Welcome to the Diocese of Lake Charles

LAKE CHARLES — Bishop Glen. John Provost was the celebrant for the annual Red Mass on Friday, September 10, in the Cathedral of the Immaculate Conception. He was joined by the Very Rev. Edward Richard, M.S., V.F., who served as homilist, and Rev. Samuel Bond, who assisted as Master of Ceremonies.

The Red Mass is celebrated at the opening of the judicial year and requests guidance from the Holy Spirit for all who seek justice. It offers those in the legal profession the opportunity to reflect on their God-given power and responsibility of justice. The liturgy focuses on wisdom, understanding, counsel and fortitude for those in attendance.

From left: The Very Rev. Edward Richard, M.S., V.F.;
The Most Reverend Glen John Provost, Bishop
of Lake Charles; and Father Samuel Bond,
Master of Ceremonies

The Mass is so named because of the color of the vestments worn by the bishop and priests, donned in symbolism of the tongues of fire that descended on the Apostles. The celebration of the Red Mass goes back many centuries with the first recorded Mass in the Cathedral of Paris in 1245. In Louisiana, the first Red Mass was offered in St. Louis Cathedral in New Orleans on October 5, 1953.

Locally, the annual Mass is open to judges, attorneys, and government officials from the five civil parishes of the Diocese — Allen, Beauregard, Calcasieu, Cameron and Jefferson Davis. It is sponsored by the Diocese of Lake Charles and the Saint Thomas More Society, Judge Henry Yelverton Chapter.

The text for Father Richard’s homily follows:

Your Excellency Bishop Provost, Your Honors, Members of the St. Thomas More Society and Members of the Bar, Brothers and Sisters in Christ,

Members of the legal profession attend the liturgy of the
Red Mass on Friday, Sept. 10, celebrated annually in the
Cathedral of the Immaculate Conception in Lake Charles.

I would like to begin by thanking Professor J. Randall Trahan of the LSU Law Center for his presentation last evening. Professor Trahan holds the Saul Litvinoff Distinguished Professor of Law Chair, among other positions of distinction, at the school. The analysis of US Supreme Court jurisprudence on the First Amendment rights pertaining to religious practice and speech was engaging and timely.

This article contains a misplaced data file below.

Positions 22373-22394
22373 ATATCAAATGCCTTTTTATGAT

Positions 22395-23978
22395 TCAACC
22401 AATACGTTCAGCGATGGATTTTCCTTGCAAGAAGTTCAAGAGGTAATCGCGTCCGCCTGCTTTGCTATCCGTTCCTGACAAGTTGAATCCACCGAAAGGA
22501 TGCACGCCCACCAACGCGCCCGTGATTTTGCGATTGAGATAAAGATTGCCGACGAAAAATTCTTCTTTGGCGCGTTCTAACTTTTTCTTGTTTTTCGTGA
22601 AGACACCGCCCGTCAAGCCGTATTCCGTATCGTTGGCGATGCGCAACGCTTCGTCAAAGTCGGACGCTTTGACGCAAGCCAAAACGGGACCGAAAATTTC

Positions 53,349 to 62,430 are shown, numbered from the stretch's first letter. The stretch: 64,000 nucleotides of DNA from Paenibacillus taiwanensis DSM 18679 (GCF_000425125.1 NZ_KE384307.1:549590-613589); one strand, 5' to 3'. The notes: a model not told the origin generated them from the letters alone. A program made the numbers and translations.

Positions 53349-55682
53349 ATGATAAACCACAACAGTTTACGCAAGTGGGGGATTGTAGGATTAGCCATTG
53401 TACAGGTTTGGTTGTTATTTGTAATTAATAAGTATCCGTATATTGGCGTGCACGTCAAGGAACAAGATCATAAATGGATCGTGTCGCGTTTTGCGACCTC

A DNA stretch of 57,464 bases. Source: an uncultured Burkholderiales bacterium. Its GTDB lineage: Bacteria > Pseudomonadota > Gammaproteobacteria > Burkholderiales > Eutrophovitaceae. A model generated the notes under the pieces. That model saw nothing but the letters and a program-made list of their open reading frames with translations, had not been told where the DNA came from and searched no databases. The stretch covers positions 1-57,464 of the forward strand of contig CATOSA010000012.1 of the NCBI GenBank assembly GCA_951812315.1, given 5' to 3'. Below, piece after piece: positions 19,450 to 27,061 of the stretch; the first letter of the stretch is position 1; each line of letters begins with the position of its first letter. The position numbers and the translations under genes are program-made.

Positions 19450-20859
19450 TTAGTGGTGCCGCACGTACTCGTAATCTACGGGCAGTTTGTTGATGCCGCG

Historians Schweikart and Allen (A Patriot’s History of the United States, Sentinel, 2004) tell us that Abraham Lincoln is said to have seen God’s hand in numerous events during the war, and in 1862 he wrote, “The will of God prevails. In great contests, each party claims to act in accordance with the will of God. Both may be, and one must be wrong. God can not be for, or against, the same thing at the same time.” (287)

These were the kind of thoughts that formed Lincoln’s rebuke of slavery, as it evolved over the course of his debates with Stephen Douglas in the contest for the Illinois Senate.

Father Edward Richard, M.S., pastor of Our Lady of Prompt Succor
Catholic Church in Sulphur, presented the homily during the annual
Red Mass in the Cathedral of the Immaculate Conception on Sept. 10.

In 1857 Douglas espoused popular sovereignty in the slavery debate. He thus raised the central fact that slavery was not a cultural or economic institution but a relationship based upon power. It was oppression by political power.

By this point, however, Lincoln had maneuvered Douglas into defending the position that it did not matter if slavery was right or wrong, or even if the US Constitution according to the Court was right or wrong. It was a matter of the will of the majority. Lincoln, on the other hand, had placed the argument on a different philosophical plane, that of the morality of slavery. He identified it a moral, social and political wrong. He went further declaring that the “black man” was “entitled to all the natural rights enumerated in the Declaration of Independence, the right to life, liberty, and the pursuit of happiness…In the right to eat bread, without leave of anybody else, which his own hand earns, he is my equal and the equal of Judge Douglas, and the equal of every living man.” (Schweikart and Allen, 286-289.)